posted on Jan, 8 2014 @ 04:22 PM
reply to post by ketsuko
Did you even read the links that I provided? Doing this one time is fine but twice, especially when I provided plenty of reference material that
identifies what desertification is and what induces it, is getting kind of ridiculous, ketsuko.
From the links that I provided:
The carrying capacity of a biological species in an environment is the maximum population size of the species that the environment can sustain
indefinitely, given the food, habitat, water and other necessities available in the environment. In population biology, carrying capacity is defined
as the environment's maximal load, which is different from the concept of population equilibrium.
Causes of desertification:
Overgrazing is the major cause of desertification worldwide.
Cultivation of marginal lands, i.e lands on which there is a high risk of crop failure and a very low economic return, for example, some parts of
South Africa where maize is grown.
Both the push to increasing herd sizes and to cultivate lands that cannot sustain it are the direct result of increased population
isn't rocket science (technically, it's the integration of physical and cultural geography). The more people you have, the more mouths that are
going to need to be fed. In the case of Africa, it actually has a fairly low carrying capacity due to water and availability of food. Because the
continent of Africa is what it is, the carrying capacity per acre for the land is actually much smaller than other parts of the world. Once we start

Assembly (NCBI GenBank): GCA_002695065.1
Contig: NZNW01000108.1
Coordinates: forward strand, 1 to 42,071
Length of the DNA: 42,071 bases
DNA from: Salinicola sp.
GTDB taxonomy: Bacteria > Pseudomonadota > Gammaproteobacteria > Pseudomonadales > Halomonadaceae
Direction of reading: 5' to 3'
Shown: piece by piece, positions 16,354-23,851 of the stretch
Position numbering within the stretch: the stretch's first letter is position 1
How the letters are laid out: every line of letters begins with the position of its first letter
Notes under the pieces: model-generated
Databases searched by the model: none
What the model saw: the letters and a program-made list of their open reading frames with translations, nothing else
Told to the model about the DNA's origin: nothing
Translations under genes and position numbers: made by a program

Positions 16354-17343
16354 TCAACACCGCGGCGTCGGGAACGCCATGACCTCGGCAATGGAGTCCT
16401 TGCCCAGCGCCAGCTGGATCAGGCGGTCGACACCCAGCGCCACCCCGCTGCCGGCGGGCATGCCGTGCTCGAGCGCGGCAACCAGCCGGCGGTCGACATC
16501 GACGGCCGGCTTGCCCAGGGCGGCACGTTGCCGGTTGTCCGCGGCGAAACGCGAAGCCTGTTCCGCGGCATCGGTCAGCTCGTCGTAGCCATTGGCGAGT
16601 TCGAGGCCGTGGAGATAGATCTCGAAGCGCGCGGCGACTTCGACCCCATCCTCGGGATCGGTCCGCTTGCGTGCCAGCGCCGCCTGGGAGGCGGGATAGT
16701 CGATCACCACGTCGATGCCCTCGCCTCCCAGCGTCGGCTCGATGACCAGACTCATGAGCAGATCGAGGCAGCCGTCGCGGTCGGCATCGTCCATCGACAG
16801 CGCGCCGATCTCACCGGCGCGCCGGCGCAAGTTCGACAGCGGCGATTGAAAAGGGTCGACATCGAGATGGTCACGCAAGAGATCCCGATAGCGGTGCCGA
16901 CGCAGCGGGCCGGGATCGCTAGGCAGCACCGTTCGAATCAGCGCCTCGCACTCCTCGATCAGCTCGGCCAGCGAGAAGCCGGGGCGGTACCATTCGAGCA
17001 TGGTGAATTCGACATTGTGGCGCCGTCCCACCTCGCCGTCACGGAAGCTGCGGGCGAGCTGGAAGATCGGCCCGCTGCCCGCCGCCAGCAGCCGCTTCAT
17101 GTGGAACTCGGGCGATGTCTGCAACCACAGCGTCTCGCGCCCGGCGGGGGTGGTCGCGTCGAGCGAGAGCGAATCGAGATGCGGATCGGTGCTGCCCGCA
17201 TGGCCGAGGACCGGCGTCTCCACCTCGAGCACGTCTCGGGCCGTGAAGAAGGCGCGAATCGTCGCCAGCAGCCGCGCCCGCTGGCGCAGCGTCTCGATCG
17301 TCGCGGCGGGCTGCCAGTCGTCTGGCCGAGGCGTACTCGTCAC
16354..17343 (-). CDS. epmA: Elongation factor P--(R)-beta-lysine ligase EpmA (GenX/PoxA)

pushing past that carrying capacity through increased population and increased cultivation, it generates soil depletion, soil erosion and eventually,
That is not to say that there are not any other factors involved. There are and some of them are really grim. Africa has been confronted with severe
and repeated droughts, which induced a good deal of starvation and/or malnutrition. Nutritional diseases such as kwashiorkor and pellagra, both of
which affect cognitive function and development, which, in turn, can affect the individual's productivity and may actually cause parents to have more
children. It has some contributing factor towards this kind of cycle that exists in some parts of Africa (not in all--some countries there are fine
and don't have these issues. For example, you're not going to find cases of kwashiorkor in the Masai but you're going to find it in Ethiopia).
These things actually increase the susceptibility to infections such as HIV. These things also combine to increase poverty levels and inequity.
Africa is super complex and we've pulled a lot of dumb dumb moves historically.
One of my cultural geography professors shocked us a long time ago with the statement that we should all stop supplying aid to Africa and said that
Sally Struthers did an inordinate amount of damage to the development, population, overall health and more to the continent. That was really shocking
at the time but today, it's even coming from Africans themselves stating that the continent must correct through the establishment of economic
development that counters the crises that erupt during phases where that carrying capacity is tipped:
Here's an interesting article from NIH on the subject that I'm guessing you won't read either: www.ncbi.nlm.nih.gov...